Last week, after cleaning out our house of thirty years, we loaded up the truck and made a visit to the Goodwill. I shouldn’t have been surprised by the long line of cars in front of me, since it was January and most people begin the New Year with a good purge. I also should not have been surprised that there before us lay an enormous mound of couches, dressers, desk chairs, bags of clothes and toys. Rain had been pouring on and off for days, which soaked this expansive pile as well as the workers.
Yikes, I thought, what a mess!
My house looked like a similar mess, truth be told. The contents of every closet, every trunk, every cupboard and drawer seemed to have been upchucked into the living room with no rhyme or reason. We mulled through keepsakes and photos, children’s finger-paintings and a half–century’s worth of birthday cards. Which mementos should be kept for another ten years? Which should be tossed?
Suggestions ran the gamut from each of my millennial children—1) take a picture of each item and save it in the cloud so it doesn’t take up valuable real estate 2) rate each item by the joy sparked from feeling it in your hands, then only save those that rank highest
3) toss everything; nothing matters and 4) buy new trunks and make room for more!
The words of Shakespeare via the overly romantic Juliet, “Parting is such sweet sorrow…” come to mind. But the sweet becomes bittersweet when I know I may never again even remotely remember the pieces before me. My memory is limited, after all. Indeed, that there is a word for feeling good and bad at the same time offers me relief that I am not alone (like the line at the Goodwill).
Naturally, I am well aware that this act of reflection is highly Creative, because I deem myself a Creativity expert! Going through old photos and diaries connects me with my past. Reflection is the final stage in the Creative process, and one that is overlooked much of the time. By connecting with our past and thus our inner realm, we are engaging Creativity, ultimately bringing depth and meaning to our daily life instead of operating on a superficial level. We learn from our reflections, too, which help us in our self-development (and yes, I’m still self-developing in my mid-fifties). All of this Creative activity whilst cleaning up a huge mess is overwhelming.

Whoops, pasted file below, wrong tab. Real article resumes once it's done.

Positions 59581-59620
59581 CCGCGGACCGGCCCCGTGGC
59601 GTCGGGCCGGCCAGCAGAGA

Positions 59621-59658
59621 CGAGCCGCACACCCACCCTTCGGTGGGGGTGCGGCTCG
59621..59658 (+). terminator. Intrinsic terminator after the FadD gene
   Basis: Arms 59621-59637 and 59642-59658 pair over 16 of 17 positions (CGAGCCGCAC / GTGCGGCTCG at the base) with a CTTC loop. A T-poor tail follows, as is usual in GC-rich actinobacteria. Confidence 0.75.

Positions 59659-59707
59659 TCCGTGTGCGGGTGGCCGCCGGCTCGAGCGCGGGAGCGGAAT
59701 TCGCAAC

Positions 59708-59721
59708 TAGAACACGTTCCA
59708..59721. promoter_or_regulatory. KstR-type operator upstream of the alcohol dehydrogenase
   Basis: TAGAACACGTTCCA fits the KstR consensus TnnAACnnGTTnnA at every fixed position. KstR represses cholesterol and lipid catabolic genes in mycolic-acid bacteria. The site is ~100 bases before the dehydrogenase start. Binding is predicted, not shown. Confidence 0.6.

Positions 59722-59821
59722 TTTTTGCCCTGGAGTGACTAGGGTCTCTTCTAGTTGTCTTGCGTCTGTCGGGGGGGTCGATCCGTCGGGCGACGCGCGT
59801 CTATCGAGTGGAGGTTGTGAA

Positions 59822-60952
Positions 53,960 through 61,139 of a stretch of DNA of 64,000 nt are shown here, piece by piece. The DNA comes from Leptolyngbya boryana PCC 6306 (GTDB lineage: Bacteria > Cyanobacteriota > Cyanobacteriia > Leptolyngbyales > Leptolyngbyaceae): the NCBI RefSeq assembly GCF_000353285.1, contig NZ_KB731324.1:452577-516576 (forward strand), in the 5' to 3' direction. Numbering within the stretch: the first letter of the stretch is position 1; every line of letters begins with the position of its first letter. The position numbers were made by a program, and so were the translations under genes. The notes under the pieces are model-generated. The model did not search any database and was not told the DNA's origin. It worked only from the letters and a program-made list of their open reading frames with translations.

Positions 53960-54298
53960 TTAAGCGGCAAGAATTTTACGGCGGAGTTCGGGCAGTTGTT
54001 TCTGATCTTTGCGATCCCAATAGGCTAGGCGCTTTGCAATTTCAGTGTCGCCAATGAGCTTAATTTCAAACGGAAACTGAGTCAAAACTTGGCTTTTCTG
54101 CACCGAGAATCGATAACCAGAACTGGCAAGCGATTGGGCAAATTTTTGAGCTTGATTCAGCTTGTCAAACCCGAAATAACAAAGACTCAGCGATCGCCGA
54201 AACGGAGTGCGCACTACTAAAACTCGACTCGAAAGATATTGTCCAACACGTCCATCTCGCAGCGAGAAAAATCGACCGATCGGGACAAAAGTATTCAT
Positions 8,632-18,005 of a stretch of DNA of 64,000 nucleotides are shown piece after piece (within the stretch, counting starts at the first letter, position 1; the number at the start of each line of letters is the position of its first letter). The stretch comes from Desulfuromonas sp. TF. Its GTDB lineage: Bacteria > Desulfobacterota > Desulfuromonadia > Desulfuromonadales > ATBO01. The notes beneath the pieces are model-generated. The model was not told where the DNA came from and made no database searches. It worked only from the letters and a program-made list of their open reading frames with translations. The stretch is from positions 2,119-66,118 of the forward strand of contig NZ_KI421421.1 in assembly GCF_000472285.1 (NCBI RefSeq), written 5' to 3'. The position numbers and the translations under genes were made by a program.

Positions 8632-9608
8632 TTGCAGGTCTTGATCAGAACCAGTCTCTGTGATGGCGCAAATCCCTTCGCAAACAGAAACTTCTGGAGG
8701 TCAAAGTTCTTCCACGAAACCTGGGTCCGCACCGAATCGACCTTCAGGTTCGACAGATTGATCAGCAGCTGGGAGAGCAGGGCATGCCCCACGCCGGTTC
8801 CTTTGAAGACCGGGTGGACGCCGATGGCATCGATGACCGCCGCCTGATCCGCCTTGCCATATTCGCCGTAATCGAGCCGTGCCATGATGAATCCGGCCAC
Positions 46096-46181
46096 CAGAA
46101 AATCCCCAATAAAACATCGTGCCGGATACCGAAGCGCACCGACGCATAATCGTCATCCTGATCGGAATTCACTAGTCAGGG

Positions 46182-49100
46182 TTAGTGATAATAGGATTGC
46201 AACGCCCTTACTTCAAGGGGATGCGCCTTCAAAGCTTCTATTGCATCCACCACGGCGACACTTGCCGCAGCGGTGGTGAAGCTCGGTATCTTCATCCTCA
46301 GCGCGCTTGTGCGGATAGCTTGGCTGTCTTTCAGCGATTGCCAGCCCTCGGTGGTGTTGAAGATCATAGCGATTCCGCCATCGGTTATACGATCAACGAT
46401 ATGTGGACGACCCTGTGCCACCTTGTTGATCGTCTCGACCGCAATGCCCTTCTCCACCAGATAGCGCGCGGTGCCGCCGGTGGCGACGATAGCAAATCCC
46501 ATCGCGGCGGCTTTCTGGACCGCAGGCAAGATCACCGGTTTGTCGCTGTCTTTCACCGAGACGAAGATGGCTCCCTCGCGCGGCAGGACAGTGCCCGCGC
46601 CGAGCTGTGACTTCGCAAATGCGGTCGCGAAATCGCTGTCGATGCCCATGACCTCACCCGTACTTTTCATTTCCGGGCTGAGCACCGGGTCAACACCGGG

There is an old saying that requires a hand motion. If I make a fist and hold it tightly, I cannot open my hand and receive anything new. There’s a funky play on opposites at hand (no pun intended).
Holding on and letting go mirror the idea of the word bittersweet. Married opposites.
Opposites are everywhere in art, Creativity and life! Heraclitus, the great Greek philosopher, suggests “harmony consists of opposing tension like that of the bow and the lyre.” The tension between opposites seems to actuate us—even though these tug-of-wars are unseen, hidden, they often drive the world of the seen.
So, for me, I had to 1) destroy the house before I could organize it. 2) emotionally re-connect with some items before I could disconnect myself from them.
3) save some mementos via digital photography so that I could release them to the trash. 4) drive to Fillmore to buy more trunks for whatever is coming next.
The bittersweet nature of life with all of its changes is nothing new. I realize that I’m a part of something greater than that of my little daily life, as is evidenced by the myriad of people and their trunk loads full of donations. The unity of opposites is an activating force and helps me feel less overwhelmed by the mess I seemed to have made.
Incidentally, after my drop-off, I parked and then scoped the inside of the store, scoring a perfect black bookshelf for my studio. Someone else’s discard became my treasure.